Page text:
From 2005 to 2013, Abudu worked at the ACLU Voting Rights Center. Among the prominent cases she argued there, Abudu unsuccessfully challenged felon disenfranchisement provisions in Mississippi, see Young v. Hosemann, 598 F.3d 184 (5th Cir. 2010), Arizona, see Harvey v. Brewer, 605 F.3d 1067 (9th Cir. 2010), and in Tennessee. See Johnson v. Bredesen, 624 F.3d 742 (6th Cir. 2010).
From 2013 to 2019, Abudu led the ACLU of Florida as Legal Director (full disclosure, the current Legal Director of the ACLU of Florida, Daniel Tilley, wrote a number of pieces for this blog). Among the matters she handled with the office, Abudu challenged residency restrictions on convicted sex offenders, arguing that they were unconstitutionally restrictive. Doe v. Miami-Dade Cnty., 846 F.3d 1180 (11th Cir. 2017). She also unsuccessfully challenged Palm Beach County’s policy of suspicionless drug testing for applicants to be substitute teachers. See Fridenberg v. Sch. Bd. of Palm Beach Cnty., 911 F.3d 10 (11th Cir. 2018).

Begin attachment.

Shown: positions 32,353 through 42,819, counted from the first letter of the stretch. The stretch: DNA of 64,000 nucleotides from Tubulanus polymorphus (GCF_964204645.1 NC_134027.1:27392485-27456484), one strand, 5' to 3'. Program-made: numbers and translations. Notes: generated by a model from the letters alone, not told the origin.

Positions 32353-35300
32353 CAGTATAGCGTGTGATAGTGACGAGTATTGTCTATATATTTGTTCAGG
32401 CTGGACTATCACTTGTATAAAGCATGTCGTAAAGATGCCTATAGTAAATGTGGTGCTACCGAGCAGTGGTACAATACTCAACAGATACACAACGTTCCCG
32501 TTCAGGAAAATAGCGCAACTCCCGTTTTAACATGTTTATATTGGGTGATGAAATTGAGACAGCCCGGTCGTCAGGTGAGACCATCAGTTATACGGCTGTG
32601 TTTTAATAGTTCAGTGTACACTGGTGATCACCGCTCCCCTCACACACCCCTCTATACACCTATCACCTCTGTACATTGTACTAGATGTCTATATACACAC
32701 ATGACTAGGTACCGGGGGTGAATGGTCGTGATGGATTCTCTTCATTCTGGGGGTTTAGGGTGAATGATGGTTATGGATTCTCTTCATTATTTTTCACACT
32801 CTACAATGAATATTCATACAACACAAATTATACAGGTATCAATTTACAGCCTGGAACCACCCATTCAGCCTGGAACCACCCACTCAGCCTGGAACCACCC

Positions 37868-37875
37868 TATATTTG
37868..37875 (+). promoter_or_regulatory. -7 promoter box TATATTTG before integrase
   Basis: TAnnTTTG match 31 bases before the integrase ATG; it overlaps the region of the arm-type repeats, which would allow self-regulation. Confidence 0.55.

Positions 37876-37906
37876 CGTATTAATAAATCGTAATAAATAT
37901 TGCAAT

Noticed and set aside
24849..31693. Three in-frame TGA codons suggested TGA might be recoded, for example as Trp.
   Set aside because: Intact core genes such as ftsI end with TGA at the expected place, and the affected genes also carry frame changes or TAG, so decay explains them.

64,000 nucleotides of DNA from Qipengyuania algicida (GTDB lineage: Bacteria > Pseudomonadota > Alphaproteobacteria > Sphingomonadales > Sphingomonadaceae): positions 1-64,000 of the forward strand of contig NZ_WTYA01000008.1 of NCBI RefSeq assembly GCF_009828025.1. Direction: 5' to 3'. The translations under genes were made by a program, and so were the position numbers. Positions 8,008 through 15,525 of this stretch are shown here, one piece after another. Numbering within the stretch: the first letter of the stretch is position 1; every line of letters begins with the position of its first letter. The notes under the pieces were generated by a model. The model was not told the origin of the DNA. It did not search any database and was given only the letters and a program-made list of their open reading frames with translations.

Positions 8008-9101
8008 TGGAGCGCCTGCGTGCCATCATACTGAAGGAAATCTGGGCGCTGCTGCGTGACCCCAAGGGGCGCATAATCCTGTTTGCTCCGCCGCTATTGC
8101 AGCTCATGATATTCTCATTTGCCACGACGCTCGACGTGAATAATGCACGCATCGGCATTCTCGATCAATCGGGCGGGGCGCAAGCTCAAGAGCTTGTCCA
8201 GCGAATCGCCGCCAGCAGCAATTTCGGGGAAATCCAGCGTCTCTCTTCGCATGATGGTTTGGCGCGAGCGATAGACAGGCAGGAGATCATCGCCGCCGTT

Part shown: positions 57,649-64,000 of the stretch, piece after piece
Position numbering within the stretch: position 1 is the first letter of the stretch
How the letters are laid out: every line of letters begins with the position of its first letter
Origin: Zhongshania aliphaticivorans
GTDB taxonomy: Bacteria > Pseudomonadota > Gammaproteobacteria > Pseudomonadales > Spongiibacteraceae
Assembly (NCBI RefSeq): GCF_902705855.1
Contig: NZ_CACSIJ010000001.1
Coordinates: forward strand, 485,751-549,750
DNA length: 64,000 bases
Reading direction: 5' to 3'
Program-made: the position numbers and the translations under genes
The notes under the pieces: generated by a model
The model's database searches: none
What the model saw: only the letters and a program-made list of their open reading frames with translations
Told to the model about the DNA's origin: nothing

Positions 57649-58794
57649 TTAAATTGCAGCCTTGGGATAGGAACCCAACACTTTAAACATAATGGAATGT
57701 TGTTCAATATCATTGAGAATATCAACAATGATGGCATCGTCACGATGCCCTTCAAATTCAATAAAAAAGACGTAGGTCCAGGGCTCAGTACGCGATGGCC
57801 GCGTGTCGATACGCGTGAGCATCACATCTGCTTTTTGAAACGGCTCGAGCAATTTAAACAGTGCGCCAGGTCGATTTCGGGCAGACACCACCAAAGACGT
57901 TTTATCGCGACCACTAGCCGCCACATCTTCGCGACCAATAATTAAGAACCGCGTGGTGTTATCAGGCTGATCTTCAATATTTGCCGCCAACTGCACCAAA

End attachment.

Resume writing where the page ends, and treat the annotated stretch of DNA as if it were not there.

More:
In other suits, Abudu challenged Felon reinfranchisement provisions passed by the Florida legislature, arguing that they were discriminatory based on gender. See Jones v. Gov. of Florida, 15 F.4th 1062 (11th Cir. 2021). However, this argument was rejected by the Eleventh Circuit, who found that the suit could only succeed with evidence of intentional discrimination, and such evidence was lacking. See id. at 1065. Abudu also submitted Florida’s felon disenfranchisement policies to the United Nations Committee on Human Rights for review of human rights violations. Press Release, American Civil Liberties Union of Florida, Democracy Imprisoned (Sept. 25, 2013).